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  1. Not a homework but an interview question
  2. I am not sure if the solution I have is the optimal, hence posting the question.
  3. Couldnt find duplicate of this question, if you find one, please do close as dup. (Note this problem is not same as 'finding sum from given array with repetition not allowed')

So given an array (e.g. [1,2]) of n elements and a number 'k' (e.g. 6), find all possible ways to produce the sum = k

For given example answer would be 4 because

1 1 1 1 1 1
1 1 1 1 2
1 1 2 2
2 2 2

The algorithm I could think of is by brute force, we simulate all possible scenarios, and stop when from given state we can not reach result.

 arr[] = [1,2]
    k = 6
   globalCount =0;
   function findSum(arr,k)
   {
      if(k ==0)
         globalCount++
         return
      else if(k<0)
         return

      for each i in arr{
       arr.erase(i)
       tmp = k
       findSum(arr,tmp)
       while(k>=0){
          findSum(arr,tmp -= i)
      } 
   }

I am not sure if my solution is most efficient one out there. Please comment /correct or show pointers to better solutions.

EDIT : Would really appreciate if someone can give me runtime complexity of my code and their soln code. :) Mine code complexity I think is Big-O( n^w ) w = k/avg(arr[0]..arr[n-1])

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2  
    
possible duplicate of Generating the partitions of a number –  templatetypedef Sep 7 '11 at 21:15

2 Answers 2

up vote 4 down vote accepted

If you're willing to excuse the fancy linq tricks, you might find this C# solution useful. Fortunately linq reads kind of like english. The idea is to build up the solutions as k starts from 0 and increments until it reaches its correct value. Each value of k builds on the previous solutions. One thing you have to watch for though is to ensure that the new "ways" you're finding are not re-orderings of others. I solved that by only counting them as valid if they're sorted. (which was only a single comparison)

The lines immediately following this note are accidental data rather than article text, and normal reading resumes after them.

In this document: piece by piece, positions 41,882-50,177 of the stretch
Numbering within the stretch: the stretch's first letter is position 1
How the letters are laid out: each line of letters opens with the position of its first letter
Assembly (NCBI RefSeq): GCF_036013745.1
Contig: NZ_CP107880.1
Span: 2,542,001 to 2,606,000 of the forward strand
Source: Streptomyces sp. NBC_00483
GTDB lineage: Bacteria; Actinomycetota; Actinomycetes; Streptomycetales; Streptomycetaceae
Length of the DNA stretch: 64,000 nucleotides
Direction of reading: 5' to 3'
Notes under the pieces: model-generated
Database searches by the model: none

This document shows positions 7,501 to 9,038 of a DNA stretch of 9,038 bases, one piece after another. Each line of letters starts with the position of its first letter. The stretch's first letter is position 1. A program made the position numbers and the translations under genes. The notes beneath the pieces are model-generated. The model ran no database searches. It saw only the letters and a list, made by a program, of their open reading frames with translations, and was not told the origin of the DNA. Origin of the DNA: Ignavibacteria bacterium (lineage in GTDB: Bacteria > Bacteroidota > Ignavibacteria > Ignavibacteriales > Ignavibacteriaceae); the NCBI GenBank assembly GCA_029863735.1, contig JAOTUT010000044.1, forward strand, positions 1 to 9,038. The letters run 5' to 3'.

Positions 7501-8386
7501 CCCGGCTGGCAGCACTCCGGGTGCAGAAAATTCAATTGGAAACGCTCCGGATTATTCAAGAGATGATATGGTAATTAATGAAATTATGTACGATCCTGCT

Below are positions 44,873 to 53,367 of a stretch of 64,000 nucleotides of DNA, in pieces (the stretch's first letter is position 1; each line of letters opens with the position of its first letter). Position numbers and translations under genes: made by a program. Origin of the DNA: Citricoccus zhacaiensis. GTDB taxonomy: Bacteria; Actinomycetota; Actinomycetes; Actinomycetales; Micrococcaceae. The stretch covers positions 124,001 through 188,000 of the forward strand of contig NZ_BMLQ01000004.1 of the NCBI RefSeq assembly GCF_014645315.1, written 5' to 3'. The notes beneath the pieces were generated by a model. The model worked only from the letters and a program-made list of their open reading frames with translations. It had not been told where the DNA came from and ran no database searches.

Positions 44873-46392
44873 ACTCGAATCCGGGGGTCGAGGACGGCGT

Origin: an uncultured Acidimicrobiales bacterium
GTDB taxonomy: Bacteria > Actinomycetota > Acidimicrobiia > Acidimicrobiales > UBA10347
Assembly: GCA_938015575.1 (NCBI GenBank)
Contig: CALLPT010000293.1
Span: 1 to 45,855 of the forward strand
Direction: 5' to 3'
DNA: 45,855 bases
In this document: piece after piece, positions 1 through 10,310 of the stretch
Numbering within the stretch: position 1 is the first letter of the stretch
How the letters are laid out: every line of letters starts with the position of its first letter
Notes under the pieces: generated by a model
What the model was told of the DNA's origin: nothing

void Main() {
    foreach (int[] way in GetSumWays(new[] {1, 2}, 6)) {
        Console.WriteLine (string.Join(" ", way));
    }
}

int[][] GetSumWays(int[] array, int k) {
    int[][][] ways = new int[k + 1][][];
    ways[0] = new[] { new int[0] };

    for (int i = 1; i <= k; i++) {
        ways[i] = (
            from val in array
            where i - val >= 0
            from subway in ways[i - val]
            where subway.Length == 0 || subway[0] >= val
            select Enumerable.Repeat(val, 1)
                .Concat(subway)
                .ToArray()
        ).ToArray();
    }

    return ways[k];
}

Output:

1 1 1 1 1 1
1 1 1 1 2
1 1 2 2
2 2 2

It uses a dynamic programming approach and should be faster than a naive recursive approach. I think. I know it's fast enough to count the number of ways to break a dollar in a few milliseconds. (242)

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+1 for code. Golly! if u hadnt told me, I wouldnt have known ever that it is a program that compiles and executes. That is so much like english. :) –  Ajeet Sep 7 '11 at 20:33

This is an interesting subset of the partition problem. There's actually a closed-form solution to this (see here and here) if you allow all integers.

Doing some googling for the "restricted partition function" gave me some leads. This paper gives a pretty mathematically rigorous discussion of a couple of solutions to this problem, as does this one.

Unfortunately I'm too lazy to code these up. They're pretty intense solutions.

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Thanks Queequeg, for finding the problem behind the problem. :) –  Ajeet Sep 7 '11 at 20:34

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